The effects of, and interactions between, Cardinium and Wolbachia in the doubly infected spider mite Bryobia sarothamni (Acari: Tetranychidae)

V.I.D. Ros, J.A.J. Breeuwer

Research output: Contribution to journalArticleAcademicpeer-review

62 Citations (Scopus)

Abstract

Many arthropods are infected with vertically transmitted, intracellular bacteria manipulating their host's reproduction. Cytoplasmic incompatibility (CI) is commonly observed and is expressed as a reduction in the number of offspring in crosses between infected males and uninfected females (or females infected with a different bacterial strain). CI is often related to the presence of Wolbachia, but recent findings indicate that a second reproductive parasite, Cardinium, is also capable of inducing CI. Although both Wolbachia and Cardinium occur in arthropods and may infect the same host species, little is known about their interactions. We observed Wolbachia and Cardinium in the sexual spider mite Bryobia sarothamni (Acari: Tetranychidae) and investigated the effects of both bacteria on reproduction. We performed all possible crossing combinations using naturally infected strains, and show that Cardinium induces strong CI, expressed as an almost complete female mortality. B. sarothamni is the third host species in which Cardinium-induced CI is observed, and this study reveals the strongest CI effect found so far. Wolbachia, however, did not induce CI. Even so, CI was not induced by doubly infected males, and neither singly Wolbachia-infected nor doubly infected females could rescue CI induced by Cardinium-infected males. Possibly, this is related to the differences between Cardinium strains infecting singly and doubly infected individuals. We found a cost of infection in single infected individuals, but not in doubly infected individuals. We show that infection frequencies in field populations ranged from completely uninfected to a polymorphic state. In none of the populations infections were fixed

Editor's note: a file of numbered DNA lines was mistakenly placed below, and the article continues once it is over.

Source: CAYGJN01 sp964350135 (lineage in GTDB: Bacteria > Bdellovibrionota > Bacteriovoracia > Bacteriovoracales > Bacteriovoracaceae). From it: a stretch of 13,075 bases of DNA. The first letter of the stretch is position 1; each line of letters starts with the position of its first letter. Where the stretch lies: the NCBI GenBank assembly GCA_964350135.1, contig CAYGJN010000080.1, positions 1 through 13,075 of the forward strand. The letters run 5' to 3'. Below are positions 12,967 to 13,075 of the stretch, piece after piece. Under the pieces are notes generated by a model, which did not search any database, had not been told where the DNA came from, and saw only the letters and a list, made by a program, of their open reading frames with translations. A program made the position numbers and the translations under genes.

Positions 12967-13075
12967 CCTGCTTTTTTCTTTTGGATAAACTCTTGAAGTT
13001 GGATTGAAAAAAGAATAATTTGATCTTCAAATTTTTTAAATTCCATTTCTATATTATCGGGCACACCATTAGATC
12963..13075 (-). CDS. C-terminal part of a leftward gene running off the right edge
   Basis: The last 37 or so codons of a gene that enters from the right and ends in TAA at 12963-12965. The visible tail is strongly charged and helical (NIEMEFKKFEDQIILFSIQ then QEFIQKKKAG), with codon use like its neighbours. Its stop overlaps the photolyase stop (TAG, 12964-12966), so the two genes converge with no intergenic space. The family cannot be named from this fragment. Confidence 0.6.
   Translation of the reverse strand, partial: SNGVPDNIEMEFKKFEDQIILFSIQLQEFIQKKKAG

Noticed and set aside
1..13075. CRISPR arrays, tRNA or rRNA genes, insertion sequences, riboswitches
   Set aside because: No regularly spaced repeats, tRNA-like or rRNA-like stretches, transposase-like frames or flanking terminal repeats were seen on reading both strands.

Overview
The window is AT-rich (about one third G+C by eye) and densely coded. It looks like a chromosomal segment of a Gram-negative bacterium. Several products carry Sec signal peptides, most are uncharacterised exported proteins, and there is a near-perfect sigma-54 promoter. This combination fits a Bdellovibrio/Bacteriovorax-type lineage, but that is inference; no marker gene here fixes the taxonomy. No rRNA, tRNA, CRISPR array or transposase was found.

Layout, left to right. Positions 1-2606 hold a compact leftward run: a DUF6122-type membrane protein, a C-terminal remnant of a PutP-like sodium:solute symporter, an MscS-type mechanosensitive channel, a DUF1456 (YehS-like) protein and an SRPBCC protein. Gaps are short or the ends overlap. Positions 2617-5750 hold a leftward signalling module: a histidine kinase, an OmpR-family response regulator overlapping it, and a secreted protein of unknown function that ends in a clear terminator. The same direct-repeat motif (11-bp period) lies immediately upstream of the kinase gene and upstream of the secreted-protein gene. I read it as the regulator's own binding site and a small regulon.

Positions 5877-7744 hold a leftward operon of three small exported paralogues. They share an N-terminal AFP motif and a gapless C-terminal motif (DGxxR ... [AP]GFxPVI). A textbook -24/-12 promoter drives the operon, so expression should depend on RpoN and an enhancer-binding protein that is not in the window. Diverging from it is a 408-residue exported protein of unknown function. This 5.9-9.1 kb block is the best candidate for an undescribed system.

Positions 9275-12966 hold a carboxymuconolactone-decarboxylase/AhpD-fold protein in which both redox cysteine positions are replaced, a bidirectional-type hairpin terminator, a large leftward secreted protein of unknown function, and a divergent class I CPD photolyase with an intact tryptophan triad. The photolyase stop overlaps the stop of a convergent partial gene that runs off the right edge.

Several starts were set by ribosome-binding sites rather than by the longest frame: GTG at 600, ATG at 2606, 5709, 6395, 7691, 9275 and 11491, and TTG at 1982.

Original languageEnglish
Pages (from-to)413-422
JournalHeredity
Volume102
Issue number4
Publication statusPublished - 2009

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Tetranychidae
Wolbachia
Arthropods
Reproduction
Infection
Bacteria
Population
Parasites
Costs and Cost Analysis
Mortality

Keywords